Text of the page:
pthread_once man page

Prolog

This manual page is part of the POSIX Programmer's Manual. The Linux implementation of this interface may differ (consult the corresponding Linux manual page for details of Linux behavior), or the interface may not be implemented on Linux.

pthread_once — dynamic package initialization

Synopsis

#include <pthread.h>

int pthread_once(pthread_once_t *once_control,
    void (*init_routine)(void));
pthread_once_t once_control = PTHREAD_ONCE_INIT;

Description

The first call to pthread_once() by any thread in a process, with a given once_control, shall call the init_routine with no arguments. Subsequent calls of pthread_once() with the same once_control shall not call the init_routine. On return from pthread_once(), init_routine shall have completed. The once_control parameter shall determine whether the associated initialization routine has been called.

The pthread_once() function is not a cancellation point. However, if init_routine is a cancellation point and is canceled, the effect on once_control shall be as if pthread_once() was never called.

The constant PTHREAD_ONCE_INIT is defined in the <pthread.h> header.

The behavior of pthread_once() is undefined if once_control has automatic storage duration or is not initialized by PTHREAD_ONCE_INIT.

Return Value

Upon successful completion, pthread_once() shall return zero; otherwise, an error number shall be returned to indicate the error.

Errors

The pthread_once() function shall not return an error code of [EINTR].

The following sections are informative.

Rationale

Some C libraries are designed for dynamic initialization. That is, the global initialization for the library is performed when the first procedure in the library is called. In a single-threaded program, this is normally implemented using a static variable whose value is checked on entry to a routine, as follows:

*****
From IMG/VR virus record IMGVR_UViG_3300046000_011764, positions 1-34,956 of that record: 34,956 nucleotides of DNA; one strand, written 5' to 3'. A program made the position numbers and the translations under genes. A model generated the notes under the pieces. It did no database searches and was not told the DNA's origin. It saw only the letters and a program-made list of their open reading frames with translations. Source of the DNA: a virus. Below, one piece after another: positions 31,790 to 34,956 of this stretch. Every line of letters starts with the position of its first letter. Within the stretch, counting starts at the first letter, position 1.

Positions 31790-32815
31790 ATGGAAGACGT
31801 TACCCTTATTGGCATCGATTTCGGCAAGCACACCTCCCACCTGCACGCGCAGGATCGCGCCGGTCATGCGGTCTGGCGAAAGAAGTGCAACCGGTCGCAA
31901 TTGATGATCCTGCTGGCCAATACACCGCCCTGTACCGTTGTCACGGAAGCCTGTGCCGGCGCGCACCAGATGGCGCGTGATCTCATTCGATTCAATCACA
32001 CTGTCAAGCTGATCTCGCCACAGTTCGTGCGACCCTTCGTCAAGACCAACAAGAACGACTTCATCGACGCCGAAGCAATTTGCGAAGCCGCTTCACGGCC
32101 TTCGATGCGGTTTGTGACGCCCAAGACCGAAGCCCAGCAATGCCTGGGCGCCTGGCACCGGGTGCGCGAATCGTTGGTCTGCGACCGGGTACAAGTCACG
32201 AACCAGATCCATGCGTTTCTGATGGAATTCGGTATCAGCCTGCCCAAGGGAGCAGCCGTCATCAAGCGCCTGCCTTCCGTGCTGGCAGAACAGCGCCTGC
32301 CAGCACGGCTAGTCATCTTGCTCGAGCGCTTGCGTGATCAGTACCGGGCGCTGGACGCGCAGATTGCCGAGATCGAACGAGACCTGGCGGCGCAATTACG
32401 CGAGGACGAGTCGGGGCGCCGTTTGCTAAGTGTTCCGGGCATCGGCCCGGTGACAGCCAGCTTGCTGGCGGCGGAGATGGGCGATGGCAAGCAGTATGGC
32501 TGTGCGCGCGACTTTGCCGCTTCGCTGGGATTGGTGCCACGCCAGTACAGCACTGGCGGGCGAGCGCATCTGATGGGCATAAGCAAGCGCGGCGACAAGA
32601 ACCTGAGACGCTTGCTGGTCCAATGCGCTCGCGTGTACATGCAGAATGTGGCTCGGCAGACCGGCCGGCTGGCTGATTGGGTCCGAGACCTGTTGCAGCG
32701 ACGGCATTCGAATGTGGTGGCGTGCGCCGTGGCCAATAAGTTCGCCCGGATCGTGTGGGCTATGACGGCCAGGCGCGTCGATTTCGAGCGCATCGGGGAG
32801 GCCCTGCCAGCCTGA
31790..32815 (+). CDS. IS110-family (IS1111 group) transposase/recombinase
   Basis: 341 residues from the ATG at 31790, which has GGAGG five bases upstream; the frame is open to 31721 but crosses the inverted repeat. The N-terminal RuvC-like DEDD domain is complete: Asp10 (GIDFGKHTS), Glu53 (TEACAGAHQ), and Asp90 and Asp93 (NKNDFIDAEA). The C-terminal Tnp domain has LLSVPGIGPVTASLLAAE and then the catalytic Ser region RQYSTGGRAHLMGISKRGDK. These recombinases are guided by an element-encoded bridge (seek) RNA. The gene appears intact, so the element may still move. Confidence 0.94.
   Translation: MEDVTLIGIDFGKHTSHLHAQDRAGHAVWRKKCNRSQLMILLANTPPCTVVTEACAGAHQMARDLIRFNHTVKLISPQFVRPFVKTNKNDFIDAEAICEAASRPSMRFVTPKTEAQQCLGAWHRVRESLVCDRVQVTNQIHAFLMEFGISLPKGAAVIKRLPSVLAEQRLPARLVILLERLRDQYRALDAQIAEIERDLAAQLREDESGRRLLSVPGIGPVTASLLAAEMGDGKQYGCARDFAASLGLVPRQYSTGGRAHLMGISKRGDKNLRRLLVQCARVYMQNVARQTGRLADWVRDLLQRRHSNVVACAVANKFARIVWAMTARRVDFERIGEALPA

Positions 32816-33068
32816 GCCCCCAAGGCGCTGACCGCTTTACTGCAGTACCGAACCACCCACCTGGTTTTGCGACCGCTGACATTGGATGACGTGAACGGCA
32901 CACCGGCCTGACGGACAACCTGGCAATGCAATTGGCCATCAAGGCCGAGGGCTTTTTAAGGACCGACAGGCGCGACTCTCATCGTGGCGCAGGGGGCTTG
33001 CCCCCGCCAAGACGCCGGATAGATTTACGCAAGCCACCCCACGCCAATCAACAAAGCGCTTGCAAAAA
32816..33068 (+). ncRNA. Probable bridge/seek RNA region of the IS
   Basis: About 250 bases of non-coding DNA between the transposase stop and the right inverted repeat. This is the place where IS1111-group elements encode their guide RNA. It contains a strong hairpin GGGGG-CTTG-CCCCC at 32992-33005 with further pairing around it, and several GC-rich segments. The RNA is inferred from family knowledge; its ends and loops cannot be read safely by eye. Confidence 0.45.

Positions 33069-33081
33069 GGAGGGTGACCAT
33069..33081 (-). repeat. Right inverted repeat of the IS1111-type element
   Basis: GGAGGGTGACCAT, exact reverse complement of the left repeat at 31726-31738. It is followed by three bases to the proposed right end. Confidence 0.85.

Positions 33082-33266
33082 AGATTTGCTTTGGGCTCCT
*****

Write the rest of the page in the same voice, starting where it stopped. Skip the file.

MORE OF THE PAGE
static int random_is_initialized = 0;
extern int initialize_random();

int random_function()
{
    if (random_is_initialized == 0) {
        initialize_random();
        random_is_initialized = 1;
    }
    ... /* Operations performed after initialization. */
}

To keep the same structure in a multi-threaded program, a new primitive is needed. Otherwise, library initialization has to be accomplished by an explicit call to a library-exported initialization function prior to any use of the library.

For dynamic library initialization in a multi-threaded process, a simple initialization flag is not sufficient; the flag needs to be protected against modification by multiple threads simultaneously calling into the library. Protecting the flag requires the use of a mutex; however, mutexes have to be initialized before they are used. Ensuring that the mutex is only initialized once requires a recursive solution to this problem.

The use of pthread_once() not only supplies an implementation-guaranteed means of dynamic initialization, it provides an aid to the reliable construction of multi-threaded and realtime systems. The preceding example then becomes:

#include <pthread.h>
static pthread_once_t random_is_initialized = PTHREAD_ONCE_INIT;
extern int initialize_random();

int random_function()
{
    (void) pthread_once(&random_is_initialized, initialize_random);
    ... /* Operations performed after initialization. */
}

Note that a pthread_once_t cannot be an array because some compilers do not accept the construct &<array_name>.

If an implementation detects that the value specified by the once_control argument to pthread_once() does not refer to a pthread_once_t object initialized by PTHREAD_ONCE_INIT, it is recommended that the function should fail and report an [EINVAL] error.

See Also

The Base Definitions volume of POSIX.1‐2008, <pthread.h>

Info

2013 IEEE/The Open Group POSIX Programmer's Manual